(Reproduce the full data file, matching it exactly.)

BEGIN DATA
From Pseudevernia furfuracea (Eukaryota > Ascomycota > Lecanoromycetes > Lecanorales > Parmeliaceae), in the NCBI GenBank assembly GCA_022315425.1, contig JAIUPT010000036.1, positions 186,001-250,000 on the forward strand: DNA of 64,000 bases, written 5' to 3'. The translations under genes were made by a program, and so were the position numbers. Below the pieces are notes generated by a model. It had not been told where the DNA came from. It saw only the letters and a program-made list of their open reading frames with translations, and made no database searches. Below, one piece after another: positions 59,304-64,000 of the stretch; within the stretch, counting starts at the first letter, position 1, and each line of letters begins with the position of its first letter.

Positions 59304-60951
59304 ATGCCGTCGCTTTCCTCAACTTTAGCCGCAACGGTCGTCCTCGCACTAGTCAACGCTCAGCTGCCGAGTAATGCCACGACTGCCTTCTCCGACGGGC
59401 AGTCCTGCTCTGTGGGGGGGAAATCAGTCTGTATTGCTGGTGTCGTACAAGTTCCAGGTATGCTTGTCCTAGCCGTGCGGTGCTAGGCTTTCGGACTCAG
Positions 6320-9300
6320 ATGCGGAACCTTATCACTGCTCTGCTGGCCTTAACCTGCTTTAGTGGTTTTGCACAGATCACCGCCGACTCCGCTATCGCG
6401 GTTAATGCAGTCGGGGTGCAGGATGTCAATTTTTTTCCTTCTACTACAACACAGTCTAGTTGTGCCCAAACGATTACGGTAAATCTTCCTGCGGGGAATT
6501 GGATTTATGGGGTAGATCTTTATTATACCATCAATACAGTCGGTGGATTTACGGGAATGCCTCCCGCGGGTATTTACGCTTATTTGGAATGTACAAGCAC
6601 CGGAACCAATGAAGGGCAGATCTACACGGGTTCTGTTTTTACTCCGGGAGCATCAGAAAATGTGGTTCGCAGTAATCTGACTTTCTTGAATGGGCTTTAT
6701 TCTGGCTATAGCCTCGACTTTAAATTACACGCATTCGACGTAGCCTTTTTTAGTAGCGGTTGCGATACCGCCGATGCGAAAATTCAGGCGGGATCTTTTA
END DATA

From Pseudevernia furfuracea (Eukaryota > Ascomycota > Lecanoromycetes > Lecanorales > Parmeliaceae), in the NCBI GenBank assembly GCA_022315425.1, contig JAIUPT010000036.1, positions 186,001-250,000 on the forward strand: DNA of 64,000 bases, written 5' to 3'. The translations under genes were made by a program, and so were the position numbers. Below the pieces are notes generated by a model. It had not been told where the DNA came from. It saw only the letters and a program-made list of their open reading frames with translations, and made no database searches. Below, one piece after another: positions 59,304-64,000 of the stretch; within the stretch, counting starts at the first letter, position 1, and each line of letters begins with the position of its first letter.

Positions 59304-60951
59304 ATGCCGTCGCTTTCCTCAACTTTAGCCGCAACGGTCGTCCTCGCACTAGTCAACGCTCAGCTGCCGAGTAATGCCACGACTGCCTTCTCCGACGGGC
59401 AGTCCTGCTCTGTGGGGGGGAAATCAGTCTGTATTGCTGGTGTCGTACAAGTTCCAGGTATGCTTGTCCTAGCCGTGCGGTGCTAGGCTTTCGGACTCAG
Positions 6320-9300
6320 ATGCGGAACCTTATCACTGCTCTGCTGGCCTTAACCTGCTTTAGTGGTTTTGCACAGATCACCGCCGACTCCGCTATCGCG
6401 GTTAATGCAGTCGGGGTGCAGGATGTCAATTTTTTTCCTTCTACTACAACACAGTCTAGTTGTGCCCAAACGATTACGGTAAATCTTCCTGCGGGGAATT
6501 GGATTTATGGGGTAGATCTTTATTATACCATCAATACAGTCGGTGGATTTACGGGAATGCCTCCCGCGGGTATTTACGCTTATTTGGAATGTACAAGCAC
6601 CGGAACCAATGAAGGGCAGATCTACACGGGTTCTGTTTTTACTCCGGGAGCATCAGAAAATGTGGTTCGCAGTAATCTGACTTTCTTGAATGGGCTTTAT
6701 TCTGGCTATAGCCTCGACTTTAAATTACACGCATTCGACGTAGCCTTTTTTAGTAGCGGTTGCGATACCGCCGATGCGAAAATTCAGGCGGGATCTTTTA